HONOLULU (KHON2) — The iconic Waikiki Beach, valued at $2.2 billion and at the center of Hawaii’s tourism is drastically eroding, according to the University of Hawaii at Manoa.
During a study from 2018 to 2020, a research team led by Climate Resilience Collaborative, Geospatial Analyst Anna Mikkelsen, conducted weekly surveys at the beach.
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The team found that the beach is primarily dominated by longshore transport.
Longshore transport means that the sand is moving from one end of the shore to the other, according to the research teams finding.
The team compared other beach models and found that the shore movement of Waikiki Beach was uncommon compared to others.
“Another surprising finding was that we did not find any clear seasonal signal,” said Mikkelsen.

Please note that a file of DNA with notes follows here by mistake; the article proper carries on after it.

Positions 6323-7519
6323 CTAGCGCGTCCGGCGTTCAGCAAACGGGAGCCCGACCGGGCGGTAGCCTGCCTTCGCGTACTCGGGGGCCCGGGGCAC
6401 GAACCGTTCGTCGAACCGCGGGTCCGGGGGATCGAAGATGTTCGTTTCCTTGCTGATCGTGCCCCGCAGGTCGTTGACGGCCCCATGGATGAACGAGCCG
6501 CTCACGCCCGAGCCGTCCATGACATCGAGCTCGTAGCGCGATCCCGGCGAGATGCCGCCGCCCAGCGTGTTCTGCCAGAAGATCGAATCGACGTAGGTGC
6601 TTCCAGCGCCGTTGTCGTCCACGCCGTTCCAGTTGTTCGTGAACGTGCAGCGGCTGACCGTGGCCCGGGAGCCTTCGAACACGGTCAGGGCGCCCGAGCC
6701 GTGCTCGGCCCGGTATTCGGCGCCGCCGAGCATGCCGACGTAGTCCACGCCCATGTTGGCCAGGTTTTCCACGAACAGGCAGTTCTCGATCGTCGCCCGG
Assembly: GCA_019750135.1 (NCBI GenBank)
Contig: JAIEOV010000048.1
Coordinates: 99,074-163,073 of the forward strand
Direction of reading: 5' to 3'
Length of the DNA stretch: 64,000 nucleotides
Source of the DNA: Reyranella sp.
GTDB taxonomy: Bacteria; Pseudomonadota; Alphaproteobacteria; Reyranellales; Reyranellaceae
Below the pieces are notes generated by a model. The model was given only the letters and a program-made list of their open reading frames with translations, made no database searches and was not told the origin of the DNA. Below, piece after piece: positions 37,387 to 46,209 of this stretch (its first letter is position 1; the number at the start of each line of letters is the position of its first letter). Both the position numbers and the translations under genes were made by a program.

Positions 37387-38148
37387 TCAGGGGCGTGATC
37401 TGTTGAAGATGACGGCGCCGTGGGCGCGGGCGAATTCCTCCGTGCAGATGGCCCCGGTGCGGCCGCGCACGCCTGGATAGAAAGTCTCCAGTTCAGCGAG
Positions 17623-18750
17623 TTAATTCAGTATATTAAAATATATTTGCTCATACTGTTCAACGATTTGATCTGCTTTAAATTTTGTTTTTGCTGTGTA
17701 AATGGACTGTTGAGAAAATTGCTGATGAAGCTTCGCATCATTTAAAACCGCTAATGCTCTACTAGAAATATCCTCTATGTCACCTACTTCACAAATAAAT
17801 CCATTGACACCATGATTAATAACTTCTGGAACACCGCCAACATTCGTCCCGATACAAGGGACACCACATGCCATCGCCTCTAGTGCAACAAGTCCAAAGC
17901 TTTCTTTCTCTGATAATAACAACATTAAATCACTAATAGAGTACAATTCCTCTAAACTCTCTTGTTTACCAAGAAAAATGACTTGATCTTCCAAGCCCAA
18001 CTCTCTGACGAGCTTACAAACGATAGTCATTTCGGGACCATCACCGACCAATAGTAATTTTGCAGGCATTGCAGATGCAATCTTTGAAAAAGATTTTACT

Mikkelsen continued, “Instead of seeing high volumes of sand in summer, and low volumes in winter, we saw consistently increasing beach volume the first 12 months of the study and then erosion of the beach the following 10 months.”
Researchers found that the reason to these unusual changes were due to the wave energy from the south swell, the water level and trade-wind generated waves.
In an additional study led by Kristian McDonald, the team surveyed the beach weekly during the season of Central Pacific hurricanes and powerful southerly swells.
“We found a clear relationship between increases in south swell and beach accretion (gradual accumulation); and on the flipside, increased trade swell was associated with beach erosion,” said McDonald.
McDonald continued, “In addition, the hurricane activity of 2018 generally increased the surface area and volume of this beach due to the associated increase in south swell wave energy.”
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According to the CRC, they are using this data and knowledge to monitor Oahu’s beaches and the changes it undergoes.